The simple definition of a “drug addict” is someone who abuses a mind-altering substance despite the negative effects it has on their life. Drug addiction crosses all financial social boundaries. There have been a lot of famous drug addicts throughout history. The professional DSM-5 diagnosis for drug addiction is a set of criteria for various categories of drugs. The criteria includes drug craving, going through withdrawal, using despite negative consequences and others. A professional evaluation makes a distinction between “mild” and “severe” levels. There are certain signs and symptoms of addiction including physical and behavioral.
Definition of a Drug Addict
If a person is compulsively seeking and using a drug(s) despite negative consequences such as loss of job, family problems, debt, physical problems that are brought on by drug abuse, then he or she is probably a drug addict.
Signs and Symptoms of an Addiction Problem
Although some addicts are very good at keeping their drug use hidden, it is very difficult to keep a drug problem a secret from the people around them forever. There are certain signs and symptoms of someone being addicted to drugs. In general, they all relate to changes in the way they think and act. The physical signs of being a drug addict can vary depending on the person and the drug being abused. For example, someone who abuses marijuana may have a chronic cough. Each drug has short-term and long-term physical effects; stimulants like cocaine increase heart rate and blood pressure, whereas opioids like heroin may slow the heart rate and reduce respiration.
- Tolerance Tolerance means you need more drugs to feel the same effects
- Withdrawal As the effect of the drugs wear off the person experiences withdrawal symptoms. These may include anxiety, shakiness, trembling, sweating, vomiting, insomnia, depression, loss of appetite and headaches.
- Loss of Control Using more drugs than they intended despite telling themselves that they wouldn’t do it this time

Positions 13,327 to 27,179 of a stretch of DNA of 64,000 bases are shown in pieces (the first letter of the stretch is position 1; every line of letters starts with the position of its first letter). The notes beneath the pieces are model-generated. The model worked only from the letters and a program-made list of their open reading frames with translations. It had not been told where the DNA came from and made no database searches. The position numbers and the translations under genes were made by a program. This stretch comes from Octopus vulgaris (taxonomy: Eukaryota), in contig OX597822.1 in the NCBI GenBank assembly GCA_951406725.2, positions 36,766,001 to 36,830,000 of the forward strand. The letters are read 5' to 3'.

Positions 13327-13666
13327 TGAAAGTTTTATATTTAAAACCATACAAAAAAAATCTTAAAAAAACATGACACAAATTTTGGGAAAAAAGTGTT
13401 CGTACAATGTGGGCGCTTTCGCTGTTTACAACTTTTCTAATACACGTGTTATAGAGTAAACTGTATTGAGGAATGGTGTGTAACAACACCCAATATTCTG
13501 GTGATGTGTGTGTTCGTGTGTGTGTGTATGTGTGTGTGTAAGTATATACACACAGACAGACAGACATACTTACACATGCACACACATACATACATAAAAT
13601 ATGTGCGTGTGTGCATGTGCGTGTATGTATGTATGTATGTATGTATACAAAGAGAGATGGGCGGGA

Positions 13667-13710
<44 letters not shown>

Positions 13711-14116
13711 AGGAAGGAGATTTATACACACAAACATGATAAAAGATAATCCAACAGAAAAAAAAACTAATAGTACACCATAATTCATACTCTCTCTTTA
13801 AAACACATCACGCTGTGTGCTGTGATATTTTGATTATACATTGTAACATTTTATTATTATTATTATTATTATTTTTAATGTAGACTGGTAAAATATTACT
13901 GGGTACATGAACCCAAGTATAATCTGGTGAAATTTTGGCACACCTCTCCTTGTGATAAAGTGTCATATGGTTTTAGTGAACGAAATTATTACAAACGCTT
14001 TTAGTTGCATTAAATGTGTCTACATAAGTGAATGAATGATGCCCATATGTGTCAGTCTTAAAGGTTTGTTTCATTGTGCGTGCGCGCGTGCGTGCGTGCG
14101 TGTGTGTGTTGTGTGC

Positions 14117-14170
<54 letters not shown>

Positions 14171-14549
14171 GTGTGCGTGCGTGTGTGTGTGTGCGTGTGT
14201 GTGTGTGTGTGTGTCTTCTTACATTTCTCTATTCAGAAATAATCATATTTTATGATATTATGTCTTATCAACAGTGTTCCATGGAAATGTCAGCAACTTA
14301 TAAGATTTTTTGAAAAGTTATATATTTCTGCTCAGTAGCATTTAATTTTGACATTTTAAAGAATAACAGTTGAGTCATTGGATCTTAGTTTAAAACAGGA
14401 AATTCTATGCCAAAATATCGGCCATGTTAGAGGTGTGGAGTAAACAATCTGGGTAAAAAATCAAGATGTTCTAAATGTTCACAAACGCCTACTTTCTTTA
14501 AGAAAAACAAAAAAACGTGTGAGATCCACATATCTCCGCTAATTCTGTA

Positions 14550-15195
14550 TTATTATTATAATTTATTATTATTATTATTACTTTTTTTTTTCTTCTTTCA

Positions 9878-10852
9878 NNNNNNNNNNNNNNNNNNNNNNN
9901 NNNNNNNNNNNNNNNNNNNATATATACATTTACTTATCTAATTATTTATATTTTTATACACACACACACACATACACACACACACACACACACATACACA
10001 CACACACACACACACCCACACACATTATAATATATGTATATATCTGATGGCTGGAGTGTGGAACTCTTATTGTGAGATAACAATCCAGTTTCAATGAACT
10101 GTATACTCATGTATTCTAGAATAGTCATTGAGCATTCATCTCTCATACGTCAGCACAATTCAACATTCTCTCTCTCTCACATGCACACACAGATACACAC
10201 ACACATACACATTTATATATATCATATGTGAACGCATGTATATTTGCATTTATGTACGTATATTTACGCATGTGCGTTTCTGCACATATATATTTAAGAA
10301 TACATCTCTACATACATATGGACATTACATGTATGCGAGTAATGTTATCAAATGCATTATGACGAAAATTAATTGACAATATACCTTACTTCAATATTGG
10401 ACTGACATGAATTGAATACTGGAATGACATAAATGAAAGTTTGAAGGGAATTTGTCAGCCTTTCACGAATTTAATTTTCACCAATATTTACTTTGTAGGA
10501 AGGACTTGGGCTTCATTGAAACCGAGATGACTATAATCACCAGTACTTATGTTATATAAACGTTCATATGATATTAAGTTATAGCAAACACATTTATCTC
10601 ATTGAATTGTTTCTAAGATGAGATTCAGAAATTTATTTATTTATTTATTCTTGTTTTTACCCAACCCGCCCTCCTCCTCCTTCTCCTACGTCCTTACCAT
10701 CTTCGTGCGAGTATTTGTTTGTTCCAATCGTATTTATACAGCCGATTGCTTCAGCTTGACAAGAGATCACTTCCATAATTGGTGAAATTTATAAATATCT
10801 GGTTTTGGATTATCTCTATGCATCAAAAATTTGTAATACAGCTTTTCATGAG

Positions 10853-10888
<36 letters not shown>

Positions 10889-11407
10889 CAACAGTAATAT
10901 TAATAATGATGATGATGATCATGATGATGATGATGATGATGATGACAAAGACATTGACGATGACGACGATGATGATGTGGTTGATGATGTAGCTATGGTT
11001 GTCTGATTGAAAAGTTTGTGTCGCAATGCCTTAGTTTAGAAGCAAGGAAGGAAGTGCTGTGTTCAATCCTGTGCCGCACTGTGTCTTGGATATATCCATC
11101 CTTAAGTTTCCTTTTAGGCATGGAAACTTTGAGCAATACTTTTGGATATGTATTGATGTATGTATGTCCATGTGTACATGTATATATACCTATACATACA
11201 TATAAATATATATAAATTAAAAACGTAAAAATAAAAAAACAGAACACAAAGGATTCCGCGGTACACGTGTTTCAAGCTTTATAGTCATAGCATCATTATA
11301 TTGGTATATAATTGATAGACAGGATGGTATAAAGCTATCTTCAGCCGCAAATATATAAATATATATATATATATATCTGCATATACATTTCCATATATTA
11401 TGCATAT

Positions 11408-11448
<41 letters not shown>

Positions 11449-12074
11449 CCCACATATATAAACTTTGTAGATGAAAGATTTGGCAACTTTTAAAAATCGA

- Neglecting Other Activities They spend less time on activities that used to be important to them
- Use Despite Negative Consequences They continue to use drugs even though they know it’s causing problems
Here is a list of some physical and health issues that might indicate there is a problem.
Bloodshot eyes and or dilated pupils
Nosebleeds from snorting drugs
Changes in appetite weight loss or gain
Changes in sleep patterns
Changes in personal grooming
Unusual smells on breath, body, or clothing
Slurred speech or unstable coordination
From Use to Abuse to Addicted
For someone who has become an addict, drug use often starts out as an “experiment” often turns into more and more use. For someone with an addictive personality, it leads to an addiction. Eventually, it becomes difficult to derive pleasure from other normal activities, such as sports, food, or sex. After repeated drug use, an addict reaches a point when deciding to use drugs is no longer voluntary. Scientists have proven drugs literally change your brain.
It is during this transformation process that a drug abuser becomes a drug addict.
Drug Addiction Quiz
Here are four questions to help determine if someone is at risk of becoming an addict:
Have you ever felt you ought to cut down on your drug use?
Have people ever annoyed you by criticizing your drug use?
Have you ever felt bad or guilty about your drug use?
Have you ever had to take a drug first thing in the morning?
One or more “yes” indicates there is a potential problem with drug use.